Schools and the pandemic

 

Sir,– Many questions are being asked about the re-escalation of Covid control measures, often with an implication of local incompetence, and in tones of “Have we learned nothing?”. In truth, very few countries can boast of real success, and many of the better performers have done well through draconian population controls or the luck of geographical isolation, neither of which can realistically apply here. There are no solutions, merely unappetising trade-offs.

On one critical point we have learned a lesson, though.

The clarity about keeping schools open is valuable to many of the vulnerable in our society.

In the first wave, enormous disruption in hospital rostering was generated by the absence of childcare. This immediately, and at a time of unprecedented need, meant that in the many families where both parents work in healthcare, their work hours could never overlap. This made hospitals planning more difficult, clearly, and since many had to take leave, reduced staff availability at a time of great pressure.

At least as importantly, education is the quintessential “once in a lifetime opportunity”, and avoiding its disruption is a major priority, even in the toughest of times.

Thus I would commend Nphet and the Government on taking this firm position, protecting children’s welfare and bolstering availability of healthcare staff. – Yours, etc,

BRIAN O’BRIEN,

Kinsale,

Co Cork.

Sir, – As reported by you on October 21st, a school with seven confirmed cases which decided to close was overruled by the Department of Education and told to reopen (“Kerry secondary school reopens after department order”, News, October 22nd).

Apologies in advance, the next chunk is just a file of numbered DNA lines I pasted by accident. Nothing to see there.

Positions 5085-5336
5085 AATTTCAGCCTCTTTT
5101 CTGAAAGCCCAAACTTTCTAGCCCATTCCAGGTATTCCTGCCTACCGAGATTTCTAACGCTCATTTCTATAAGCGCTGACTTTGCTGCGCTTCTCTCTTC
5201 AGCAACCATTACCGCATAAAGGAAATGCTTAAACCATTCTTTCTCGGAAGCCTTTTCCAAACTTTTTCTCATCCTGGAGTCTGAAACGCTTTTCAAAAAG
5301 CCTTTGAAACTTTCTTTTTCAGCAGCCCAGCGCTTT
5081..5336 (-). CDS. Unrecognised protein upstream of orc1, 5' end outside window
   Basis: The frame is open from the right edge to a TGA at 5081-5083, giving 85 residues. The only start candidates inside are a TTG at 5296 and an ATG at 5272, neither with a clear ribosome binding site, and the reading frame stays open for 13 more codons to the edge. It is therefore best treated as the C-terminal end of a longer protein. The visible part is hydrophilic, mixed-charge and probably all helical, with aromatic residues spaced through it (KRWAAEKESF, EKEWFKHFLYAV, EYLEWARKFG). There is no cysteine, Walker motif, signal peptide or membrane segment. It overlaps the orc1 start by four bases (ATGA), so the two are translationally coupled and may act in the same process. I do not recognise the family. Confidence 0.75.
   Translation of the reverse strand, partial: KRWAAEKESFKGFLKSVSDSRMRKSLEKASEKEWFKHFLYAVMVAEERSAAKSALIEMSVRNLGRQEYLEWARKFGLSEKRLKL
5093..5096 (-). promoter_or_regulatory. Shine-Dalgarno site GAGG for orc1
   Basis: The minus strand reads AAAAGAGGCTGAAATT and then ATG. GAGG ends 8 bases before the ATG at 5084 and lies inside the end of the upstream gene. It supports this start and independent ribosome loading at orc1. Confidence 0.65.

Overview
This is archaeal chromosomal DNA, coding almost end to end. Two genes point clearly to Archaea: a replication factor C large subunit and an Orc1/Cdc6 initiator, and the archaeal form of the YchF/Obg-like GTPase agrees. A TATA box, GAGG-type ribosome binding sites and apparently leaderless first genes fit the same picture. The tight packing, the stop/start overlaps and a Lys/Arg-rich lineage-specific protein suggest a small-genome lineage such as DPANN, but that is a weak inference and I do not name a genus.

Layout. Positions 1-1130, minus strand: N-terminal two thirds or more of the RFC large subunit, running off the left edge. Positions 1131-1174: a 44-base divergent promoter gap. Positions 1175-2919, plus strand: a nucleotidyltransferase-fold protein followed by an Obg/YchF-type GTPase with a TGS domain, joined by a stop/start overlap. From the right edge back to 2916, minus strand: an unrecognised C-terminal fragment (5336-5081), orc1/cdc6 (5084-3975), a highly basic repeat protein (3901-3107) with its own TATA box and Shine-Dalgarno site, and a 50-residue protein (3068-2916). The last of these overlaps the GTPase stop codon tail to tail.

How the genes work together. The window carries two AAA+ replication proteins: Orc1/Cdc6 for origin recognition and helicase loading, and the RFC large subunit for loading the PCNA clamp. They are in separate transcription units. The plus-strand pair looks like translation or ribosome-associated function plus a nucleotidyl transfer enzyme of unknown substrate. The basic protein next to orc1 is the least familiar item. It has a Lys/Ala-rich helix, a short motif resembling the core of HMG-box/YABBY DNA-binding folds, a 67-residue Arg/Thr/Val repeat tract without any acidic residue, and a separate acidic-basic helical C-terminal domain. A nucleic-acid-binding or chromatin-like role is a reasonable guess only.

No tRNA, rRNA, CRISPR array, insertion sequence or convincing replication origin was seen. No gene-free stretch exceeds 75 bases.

This leads to inaccurate data as we cannot know how many asymptomatic cases are in the school without testing everyone.

In one meat factory there was one confirmed case, but when it closed and everyone was tested, 80 cases were discovered.

Why are we ignoring the obvious? So I ask again can someone explain why there are different rules for businesses than there are for schools? Are we not all in this together? – Yours, etc,

PADDY HENNESSY,

Crumlin,

Dublin 12.

Sir, – It is, in many ways, laudable that schools will remain open during the forthcoming lockdown – students will be able to avail of formative assessment, summative assessment, standardised tests and normative tests.

Indeed, and no doubt with the safety of all students, teachers, their families, grandparents, elderly relatives in nursing homes and the wider community in mind, the only form of test not available at school at the moment is a Covid test.

If Covid testing of schools were to take place (as it does in many other countries) the result might be that somebody, somewhere along the line has made an error. In and of itself, not a big deal – after all, as I often tell my students, if we don’t make mistakes, we don’t learn. Much better than burying your head in the lockdown sand. – Yours, etc,

BRIAN COSTELLO,

Ogonnolloe,

Co Clare.